Business owners we meet with are increasingly asking about Twitter. They want to know if Twitter is really a good place to be interacting with customers, providing customer service and marketing their products or services. Some of this stems from the publicity Frank Eliason, better known as "@comcastcares" received a few years ago. Some of this stems from a need to tap into a younger market during an economic downturn.
Twitter is aware of this increasing interest and has a dedicated landing page for businesses. The page provides business owners with some tips on getting up and running, advertising opportunities and some case studies.
We have also found business owners have concerns about getting involved with the social network. Owners want to know what happens when there is a negative comment about their product or service? They want to know how to protect their identity and reputation. They want to understand the risks involved with their use of the network. If you are considering adding a Twitter account to your 2011 digital strategy, keep reading. We'd like to share a couple tips, tricks, thoughts about these concerns to give you business owners something to think about.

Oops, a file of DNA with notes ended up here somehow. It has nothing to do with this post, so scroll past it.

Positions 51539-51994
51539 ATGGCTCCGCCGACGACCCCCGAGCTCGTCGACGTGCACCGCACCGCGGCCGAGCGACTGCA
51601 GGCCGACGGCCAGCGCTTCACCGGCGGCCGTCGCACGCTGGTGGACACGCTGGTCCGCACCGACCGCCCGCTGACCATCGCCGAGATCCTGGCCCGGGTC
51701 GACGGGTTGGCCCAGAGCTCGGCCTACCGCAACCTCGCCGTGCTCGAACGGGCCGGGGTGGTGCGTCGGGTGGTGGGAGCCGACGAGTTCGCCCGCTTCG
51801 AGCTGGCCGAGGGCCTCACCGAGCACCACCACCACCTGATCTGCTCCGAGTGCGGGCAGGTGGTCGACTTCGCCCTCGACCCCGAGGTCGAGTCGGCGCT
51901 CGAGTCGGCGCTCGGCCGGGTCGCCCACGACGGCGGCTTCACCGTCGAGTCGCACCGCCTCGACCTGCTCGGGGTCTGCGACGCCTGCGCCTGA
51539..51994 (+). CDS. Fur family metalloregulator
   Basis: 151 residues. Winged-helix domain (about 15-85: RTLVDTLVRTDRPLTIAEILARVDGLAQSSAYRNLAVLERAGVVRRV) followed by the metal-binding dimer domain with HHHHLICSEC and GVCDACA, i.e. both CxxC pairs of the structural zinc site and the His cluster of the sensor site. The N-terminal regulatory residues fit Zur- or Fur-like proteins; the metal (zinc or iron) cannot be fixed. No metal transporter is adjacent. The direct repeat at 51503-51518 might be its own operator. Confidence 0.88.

Your Company Website Is Your Hub
Twitter should be looked at as a spoke on the wheel of your business. Everyone knows the spoke connects to the hub. Be sure you connect your Twitter account to your company website. When building your profile in Twitter, take advantage of your ability to add a link to your company website. Connect your Twitter account to your other social accounts too. There's a link to the company website on your Facebook page. Put a link to your Twitter account on your Facebook page too. Connect all your social sites to each other and link them to your hub, the company website.
Concerned about your Trademark or Logo?
Twitter does have a policy, not a clear policy, but a policy about trademarked business names. If you own the trademark "Boutique Cathy" and a twitter account for boutique_cathy or @boutiquecathy is causing some confusion about your business, Twitter may be able to step in and provide some assistance.
If someone on Twitter is using your trademark or logo in a way that is intended to confuse other Twitter users, you may submit a help ticket. Twitter will look at the situation and if all the pieces come together, they can suspend the other user and grant you ownership of the account.
On the other hand, it Twitter finds the other user didn't intend to mislead others, Twitter may give the account owner the opportunity to work things out before suspending them and releasing the username to the trademark holder. Twitter has made it clear that if someone is using a name you have trademarked in a way that has nothing to do with your product or service, they are not required to intervene.
The message here is before you get involved with Twitter, you may want to do some research. Look at what your competitors are doing on Twitter. Do a search of your tradename and similar names. Look for your logo on other accounts. Treat this decision like any other business decision you would make. Do some due diligence before jumping in.